Eukaryotic cell

Cell and its components

((
((
((
((

Nucleus

Protoplasm

SCIENCE

Plant cell

(( Cell wall
(( Plasma membrane

Prokaryotic cell

Cell

Nuclear membrane
Chromatin reticulum
Nuclear sap
Nucleolus

Nucleus

Protoplasm

Cell structure

Unit 1

Cell is a small factory. Let us


learn the specific function of each
component of an animal cell.

J.E. Purkinjee coined the term


protoplasm. 'Proto' means 'first' and
'plasma' means 'colloid'.

Shall we enter the cell factory and


view it?

Cytoplasm :
"Hello!
I
am
cytoplasm,
found in between the plasma
membrane and
the nucleus.
I am made up of carbohydrates
and
proteins.
Organelles
and
lipid droplets are present in me.

I can hear someone calling me........

Plasma membrane :
"Hi! Animal cell welcomes you.
I am the plasma membrane,
enveloping the cell. I give shape to
the cell. I act as a guard. I control the
entry and exit of materials.Come on
my friends, come and introduce
yourselves".

Nucleus :
"I am the controlling centre of the
cell. But I need not be present at the
centre.

"Please come inside. Protoplasm


is waiting for you."

I am called nucleus. I am spherical in


shape. I have nucleoplasm, nucleolus
and chromatin reticulum and I am
enclosed by the nuclear membrane.
I carry the genetic characters from
generation to generation.

Protoplasm:
"I am a colloid, found inside
the plasma membrane. I have two
components
namely
cytoplasm
and nucleus of the cell. My name is
protoplasm".

White Blood cell

Fat cell

Muscle cell

Neuron
50

Cell structure
Nuclear membrane
Chromatin reticulum

Nuclear sap
Nucleolus

Nucleus
Mitochondria- singular :

Mitochondrion :

"We are involved in cell respiration.


We help in the oxidation of food
materials that you eat and provide
energy. We do not rest. We are also
known as Power houses of the cell".
Golgi bodies

Outer membrane

"Hello! I am the endoplasmic


reticulum. I help in transportation of
materials from one part of the cell to
another".

Inner membrane
Cristae

Mitochondrion

Golgi bodies:
Endoplasmic reticulum

"Hi, come on! We are tubular


structures, involved in the secretion
of digestive enzymes and formation of
lysosomes.We separate proteins from
the ingested food and give strength to
the cells and the body. In plant cells
we are known as Dictyosomes"

Ribosomes :
"Come, Look at us! We are
granular structures. We are called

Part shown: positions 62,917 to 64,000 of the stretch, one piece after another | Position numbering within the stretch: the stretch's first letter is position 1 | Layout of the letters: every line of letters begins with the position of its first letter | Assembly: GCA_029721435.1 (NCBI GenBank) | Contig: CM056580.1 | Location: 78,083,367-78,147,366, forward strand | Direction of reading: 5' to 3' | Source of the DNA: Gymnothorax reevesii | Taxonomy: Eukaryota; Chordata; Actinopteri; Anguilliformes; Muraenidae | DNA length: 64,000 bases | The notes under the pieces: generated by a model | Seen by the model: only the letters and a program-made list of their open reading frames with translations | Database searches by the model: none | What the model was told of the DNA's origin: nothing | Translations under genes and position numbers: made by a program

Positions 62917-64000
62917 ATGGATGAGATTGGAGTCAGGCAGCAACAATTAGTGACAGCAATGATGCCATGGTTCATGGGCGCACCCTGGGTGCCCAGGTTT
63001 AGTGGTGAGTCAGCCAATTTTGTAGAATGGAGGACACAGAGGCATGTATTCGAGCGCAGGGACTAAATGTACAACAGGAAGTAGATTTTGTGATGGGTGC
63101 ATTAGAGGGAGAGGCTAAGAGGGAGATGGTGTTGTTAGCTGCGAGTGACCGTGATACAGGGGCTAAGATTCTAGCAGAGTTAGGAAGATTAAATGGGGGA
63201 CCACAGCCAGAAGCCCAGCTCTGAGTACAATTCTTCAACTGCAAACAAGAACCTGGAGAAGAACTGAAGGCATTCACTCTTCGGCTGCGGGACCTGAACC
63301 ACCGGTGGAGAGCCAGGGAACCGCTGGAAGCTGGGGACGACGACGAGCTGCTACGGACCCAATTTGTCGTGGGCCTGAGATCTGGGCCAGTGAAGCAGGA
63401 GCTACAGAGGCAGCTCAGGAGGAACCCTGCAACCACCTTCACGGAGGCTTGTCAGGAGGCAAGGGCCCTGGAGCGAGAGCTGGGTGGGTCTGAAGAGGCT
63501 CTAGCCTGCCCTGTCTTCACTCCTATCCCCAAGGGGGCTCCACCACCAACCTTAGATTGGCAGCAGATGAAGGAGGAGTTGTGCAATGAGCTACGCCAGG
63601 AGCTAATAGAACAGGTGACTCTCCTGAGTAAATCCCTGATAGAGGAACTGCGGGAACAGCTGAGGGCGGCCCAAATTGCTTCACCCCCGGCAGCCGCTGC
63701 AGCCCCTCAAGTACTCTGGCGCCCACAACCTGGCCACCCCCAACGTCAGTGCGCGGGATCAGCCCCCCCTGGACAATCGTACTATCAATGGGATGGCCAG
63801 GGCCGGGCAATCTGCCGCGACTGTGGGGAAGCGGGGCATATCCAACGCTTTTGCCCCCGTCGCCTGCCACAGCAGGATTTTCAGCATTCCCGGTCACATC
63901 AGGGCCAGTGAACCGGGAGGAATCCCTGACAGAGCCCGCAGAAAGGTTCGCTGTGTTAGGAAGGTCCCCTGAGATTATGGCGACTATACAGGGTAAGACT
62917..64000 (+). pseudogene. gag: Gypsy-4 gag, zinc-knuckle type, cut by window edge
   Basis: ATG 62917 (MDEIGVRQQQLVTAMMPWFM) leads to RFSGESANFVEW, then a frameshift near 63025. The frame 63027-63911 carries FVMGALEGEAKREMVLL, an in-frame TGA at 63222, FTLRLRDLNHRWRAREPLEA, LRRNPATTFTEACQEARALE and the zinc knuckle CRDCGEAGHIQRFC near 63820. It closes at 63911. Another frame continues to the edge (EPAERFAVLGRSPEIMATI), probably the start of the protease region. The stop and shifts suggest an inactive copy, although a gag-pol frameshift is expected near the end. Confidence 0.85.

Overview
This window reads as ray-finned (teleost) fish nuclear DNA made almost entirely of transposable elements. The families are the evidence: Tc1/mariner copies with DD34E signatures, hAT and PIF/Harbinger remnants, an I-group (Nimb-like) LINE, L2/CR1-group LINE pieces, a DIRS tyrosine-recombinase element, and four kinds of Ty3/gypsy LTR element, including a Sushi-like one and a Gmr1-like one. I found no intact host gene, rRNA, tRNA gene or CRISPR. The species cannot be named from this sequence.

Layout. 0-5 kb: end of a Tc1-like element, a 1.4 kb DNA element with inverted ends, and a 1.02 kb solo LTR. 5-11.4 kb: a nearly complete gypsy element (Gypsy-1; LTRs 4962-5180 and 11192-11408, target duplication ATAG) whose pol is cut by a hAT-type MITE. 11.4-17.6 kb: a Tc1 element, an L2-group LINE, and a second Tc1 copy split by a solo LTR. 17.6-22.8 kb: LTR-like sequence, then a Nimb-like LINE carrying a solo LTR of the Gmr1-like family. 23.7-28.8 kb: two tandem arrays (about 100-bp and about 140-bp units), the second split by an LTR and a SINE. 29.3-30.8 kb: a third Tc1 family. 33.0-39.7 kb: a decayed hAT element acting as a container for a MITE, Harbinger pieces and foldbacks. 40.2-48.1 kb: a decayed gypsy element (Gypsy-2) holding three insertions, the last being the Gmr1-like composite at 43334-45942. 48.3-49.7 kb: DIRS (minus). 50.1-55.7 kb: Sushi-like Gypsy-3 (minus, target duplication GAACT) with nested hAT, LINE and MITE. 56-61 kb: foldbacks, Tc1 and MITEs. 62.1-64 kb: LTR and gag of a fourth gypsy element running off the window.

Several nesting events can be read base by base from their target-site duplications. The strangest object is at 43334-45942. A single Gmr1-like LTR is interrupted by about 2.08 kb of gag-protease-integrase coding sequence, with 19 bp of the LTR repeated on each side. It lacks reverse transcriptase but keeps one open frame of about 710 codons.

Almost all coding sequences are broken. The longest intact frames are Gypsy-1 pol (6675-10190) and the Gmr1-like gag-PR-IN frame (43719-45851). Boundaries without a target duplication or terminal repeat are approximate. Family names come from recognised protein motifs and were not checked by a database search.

Protein factories of the cell. We help
in protein synthesis".
51

SCIENCE

Endoplasmic reticulum :

Unit 1

Lysosomes :
"Are you interested in learning
about us? We are spherical yellow
coloured bodies. We help in cell
protection. We destroy the pathogens
entering into the cell. We are called
Suicidal bags of the cell. In addition
to this we also help in cell digestion".

centrosome

Vacuoles :
"Wait! Don't neglect us. We are
vacuoles. We are light blue in colour
and appear like bubbles. We store
cell sap. We maintain intracellular
pressure. Oh! this work is very difficult.
Plasma, my friend, good bye to all".
Did you meet the workers of the
animal cell factory? Now, let us learn
about the plant cell.

Lysosome

Centrosome :
"Let me introduce myself. I am
centrosome.I'm found only in the
animal cell. I look like a stick and I am
a microtubule. I am near the nucleus.
I have centrioles in me.. Cell division
is my function i.e., formation of new
cells."

Plant cell :
Have you ever wondered about
the different features of a plant cell?
Let us examine a plant cell and see
how it differs from an animal cell.
We see that,

Structure of a plant cell


Cell Wall

Chloroplast

Plasma membrane

lysosome
Vacuole
Nucleus

Endoplasmic
reticulum

Ribosome
Mitochondrion

52

Cell structure

cellulose. Its function is to protect the


inner organelles and to give shape to
the cell.

yy T
 he Centrosome is absent in plant
cells.
yy The plants are more rigid than an
animals due to the presence of
the cell wall.
yy They have plastids.
yy They have larger vacuoles.

Plastids :
These organelles are found only
in plant cells. They contain pigments.
Based on the pigments, they are
classified into three types.

Cell wall :
It is an outer layer which gives
shape to the cell. It is made up of
Type
Chloroplast

Pigment
Chlorophyll

Functions

- green pigment

gives green colour to


the stem and leaves

Chromoplast Carotene
- orange pigment
Xanthophyll - yellow pigment

gives colour to the


flowers and fruits

Leucoplast

found in roots and


underground stems

No pigments - Colourless

Activity :3
3
Activity

We Do

We divide ourselves as various components of the cell factory and enact


their functions.

Sl.No.

Plant cell

Animal Cell

1.

Presence of cell wall

Absence of cell wall

2.

Presence of plastids

Absence of plastids

3.

Centrosome is absent

Centrosome is present

4.

Vacuoles are larger in size

Vacuoles are smaller in size

All activities like eating, drinking of water, jumping, playing, and breathing,
thinking and even sleeping are due to the functioning of the cells. Each cell is
a small factory. The brain has several million cells.
When the cells, the so called small factories are affected and injured,
diseases are caused and we visit a doctor.
e.g. cancer, hereditary diseases, diabetes, etc.

53

SCIENCE

Let us now list the differences between a plant cell and an animal cell.

Unit 1

Activity 4
Making a cell model
We divide ourselves into groups and
make the structure of a plant cell using
easily available materials. We build the
model of a cell and learn about the cell
organelles.
Materials required :
A thick cardboard from any old
notebook, a white sheet, paste, broom
sticks, coloured thread, sand, bangle
pieces, bindhi, groundnut shells, green
gram, cow peas, broken chickpeas,
pepper, peas, mustard, cardamom,
colour papers.
Method we follow:
yy We take a thick cardboard and paste
a white sheet over it.
yy We draw the outline of the
plant cell from the textbook on
the white sheet.
yy We draw the nucleus at the centre
of the plant cell.